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The fight against yellow fever

Yellow Fever virus

Last week, the World Health Organization (WHO) reported one of its largest emergency vaccination campaigns for the yellow fever virus in Africa – in Angola in southern Africa and its northern neighbour, the Democratic Republic of Congo. The outbreak has already claimed more than 400 lives and sickened thousands more.

This is also the first time such a large outbreak of yellow fever has needed to be controlled in densely populated urban regions. Health workers in the region now have the enormous task of vaccinating more than 17 million people before the rainy season starts in September, which presents ideal breeding conditions for the mosquitoes that spread the virus.

The virus

The yellow fever virus is transmitted by two species of mosquitoes of which the main type, Aedes aegypti, thrives in urban environments. Although most people experience either minor symptoms (such as fever, muscle ache and nausea) or none at all, a small minority of those infected go on to enter a second, more toxic disease stage.  This is marked by serious symptoms such as jaundice (yellowing of the skin and whites of the eyes), kidney failure and bleeding from the mouth, nose, eyes or stomach. Up to half of people that experience these more serious symptoms will die.

Great challenges ahead

During the course of the Zika epidemic in South America, labs around the world have been in a race to come with an effective vaccine. Yet for the yellow fever virus, a safe and effective vaccine has been available since the 1930s – a single dose or two can protect an individual for the rest of their lives.  In 1951, the Nobel Prize in Medicine or Physiology was given to Max Theiler for the development of the vaccine and so far this remains the only time that a Prize has been awarded for the development of a vaccine.

Yellow Fever vaccine manufacturing facility in France

However, the current global production of yellow fever vaccine can’t sustain the present rate of vaccination needed to give everyone at risk a single dose. This is partly attributed to a year-long laborious process of manufacturing the vaccines in pathogen-free eggs. Since December 2015, 19 million doses of the vaccine has already been given to people in affected areas, and now the global emergency stockpile is critically low with only 5 million doses remaining. Angola alone has a population over 21 million people. Prior to the report of the first outbreak there in December 2015, the country was not considered at risk so most people are not vaccinated. Therefore, the WHO plan to dilute the vaccine fivefold in the hope that it will provide shorter-term protection for 12 months to as many people as possible.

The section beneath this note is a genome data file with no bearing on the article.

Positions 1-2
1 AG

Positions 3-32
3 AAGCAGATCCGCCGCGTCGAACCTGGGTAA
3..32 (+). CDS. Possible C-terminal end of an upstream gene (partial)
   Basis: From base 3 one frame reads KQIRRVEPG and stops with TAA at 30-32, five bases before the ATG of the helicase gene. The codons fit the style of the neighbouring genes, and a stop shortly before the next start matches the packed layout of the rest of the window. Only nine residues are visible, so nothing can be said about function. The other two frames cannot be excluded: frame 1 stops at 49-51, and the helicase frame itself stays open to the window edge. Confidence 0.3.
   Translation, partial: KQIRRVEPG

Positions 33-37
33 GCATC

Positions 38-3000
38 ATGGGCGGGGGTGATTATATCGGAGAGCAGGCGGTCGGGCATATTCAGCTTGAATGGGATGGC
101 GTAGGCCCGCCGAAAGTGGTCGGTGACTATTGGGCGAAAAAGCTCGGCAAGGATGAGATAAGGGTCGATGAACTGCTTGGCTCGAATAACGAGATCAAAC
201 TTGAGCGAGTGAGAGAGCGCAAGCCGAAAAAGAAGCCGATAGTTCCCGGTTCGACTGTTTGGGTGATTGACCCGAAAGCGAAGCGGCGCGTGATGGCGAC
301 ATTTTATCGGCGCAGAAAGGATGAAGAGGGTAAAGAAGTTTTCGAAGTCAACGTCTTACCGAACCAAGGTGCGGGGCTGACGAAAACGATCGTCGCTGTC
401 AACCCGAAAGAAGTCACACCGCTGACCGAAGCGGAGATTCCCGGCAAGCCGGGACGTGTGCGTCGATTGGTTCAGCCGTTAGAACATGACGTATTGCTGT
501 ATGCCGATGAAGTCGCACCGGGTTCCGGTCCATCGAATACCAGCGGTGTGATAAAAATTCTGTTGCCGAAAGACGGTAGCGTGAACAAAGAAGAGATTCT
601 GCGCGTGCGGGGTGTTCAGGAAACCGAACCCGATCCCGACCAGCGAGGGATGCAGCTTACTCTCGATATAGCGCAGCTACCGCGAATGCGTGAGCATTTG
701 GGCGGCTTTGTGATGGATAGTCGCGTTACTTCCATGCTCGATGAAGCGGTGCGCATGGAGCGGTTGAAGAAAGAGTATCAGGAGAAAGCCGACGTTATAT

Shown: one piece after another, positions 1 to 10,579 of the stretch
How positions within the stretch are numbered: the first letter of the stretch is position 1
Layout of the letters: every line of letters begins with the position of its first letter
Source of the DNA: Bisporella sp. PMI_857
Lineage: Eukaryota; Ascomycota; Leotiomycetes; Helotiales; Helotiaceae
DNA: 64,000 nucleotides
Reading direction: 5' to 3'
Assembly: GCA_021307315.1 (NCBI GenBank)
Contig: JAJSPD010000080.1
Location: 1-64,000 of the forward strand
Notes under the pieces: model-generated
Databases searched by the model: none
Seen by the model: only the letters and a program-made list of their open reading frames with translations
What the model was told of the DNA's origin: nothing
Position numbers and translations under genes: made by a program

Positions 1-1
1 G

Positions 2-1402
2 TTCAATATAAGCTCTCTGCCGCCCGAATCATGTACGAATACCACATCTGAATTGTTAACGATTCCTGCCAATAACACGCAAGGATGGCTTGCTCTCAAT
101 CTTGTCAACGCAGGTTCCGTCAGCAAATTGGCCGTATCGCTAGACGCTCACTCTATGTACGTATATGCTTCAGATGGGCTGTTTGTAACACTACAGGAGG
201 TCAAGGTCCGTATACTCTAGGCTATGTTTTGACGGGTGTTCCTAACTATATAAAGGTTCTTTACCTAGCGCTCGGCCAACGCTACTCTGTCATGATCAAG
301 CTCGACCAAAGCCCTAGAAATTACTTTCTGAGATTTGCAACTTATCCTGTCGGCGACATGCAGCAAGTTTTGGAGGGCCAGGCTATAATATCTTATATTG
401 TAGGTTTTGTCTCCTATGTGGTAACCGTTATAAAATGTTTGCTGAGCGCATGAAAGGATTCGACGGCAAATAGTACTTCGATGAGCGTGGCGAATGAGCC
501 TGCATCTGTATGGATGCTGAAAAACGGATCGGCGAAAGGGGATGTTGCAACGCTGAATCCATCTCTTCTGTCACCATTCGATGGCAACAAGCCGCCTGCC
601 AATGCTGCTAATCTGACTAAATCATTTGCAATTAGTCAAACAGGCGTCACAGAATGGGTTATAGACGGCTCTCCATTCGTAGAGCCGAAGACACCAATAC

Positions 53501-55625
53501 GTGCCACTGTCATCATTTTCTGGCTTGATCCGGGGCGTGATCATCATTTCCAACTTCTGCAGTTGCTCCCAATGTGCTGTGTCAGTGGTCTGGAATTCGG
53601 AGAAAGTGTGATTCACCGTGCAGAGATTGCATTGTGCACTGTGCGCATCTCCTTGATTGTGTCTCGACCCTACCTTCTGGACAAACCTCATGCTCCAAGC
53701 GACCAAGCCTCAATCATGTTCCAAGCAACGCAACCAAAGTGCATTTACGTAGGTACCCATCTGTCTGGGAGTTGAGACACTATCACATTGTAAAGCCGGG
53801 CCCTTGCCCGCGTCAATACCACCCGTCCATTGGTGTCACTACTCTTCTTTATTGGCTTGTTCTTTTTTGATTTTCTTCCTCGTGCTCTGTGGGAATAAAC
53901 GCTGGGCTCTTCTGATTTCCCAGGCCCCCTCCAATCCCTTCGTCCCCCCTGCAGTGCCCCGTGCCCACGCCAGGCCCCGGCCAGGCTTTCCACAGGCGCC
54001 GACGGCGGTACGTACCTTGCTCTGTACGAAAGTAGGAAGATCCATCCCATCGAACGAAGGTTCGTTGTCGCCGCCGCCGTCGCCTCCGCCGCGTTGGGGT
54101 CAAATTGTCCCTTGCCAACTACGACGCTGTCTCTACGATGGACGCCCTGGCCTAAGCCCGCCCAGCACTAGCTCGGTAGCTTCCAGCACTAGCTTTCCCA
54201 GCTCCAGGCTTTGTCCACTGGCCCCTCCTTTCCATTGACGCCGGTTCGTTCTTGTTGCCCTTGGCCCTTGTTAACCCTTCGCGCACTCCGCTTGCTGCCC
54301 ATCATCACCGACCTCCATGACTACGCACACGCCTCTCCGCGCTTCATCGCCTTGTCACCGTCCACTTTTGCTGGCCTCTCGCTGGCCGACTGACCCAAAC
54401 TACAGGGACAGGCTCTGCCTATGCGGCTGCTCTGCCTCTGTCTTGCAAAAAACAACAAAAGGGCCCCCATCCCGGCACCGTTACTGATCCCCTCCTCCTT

Aside of the logistics from carrying out such mass immunisation programme, there is an added problem of storing the vaccines. Yellow fever vaccines need to be refrigerated with ice packs due to the lack of reliable electricity and sources of fuels for generators.

Clearly having a safe and effective vaccine is only the first step towards combating mosquito borne diseases. With accelerated urbanisation in Africa and the growing emergence of mosquitoes such as Aedes aegypti that thrive in urban environments, the world needs to develop strategies that allow us to monitor and respond quickly and effectively to such disease outbreaks.

Yeping Lu, Communications Intern, British Society for Immunology

Image credits: Yellow fever virus – Sanofi Pasteur/Flickr (CC BY-NC-ND 2.0) ; Yellow fever manufacturing facility in France – Sanofi Pasteur/Flickr (CC BY-NC-ND 2.0)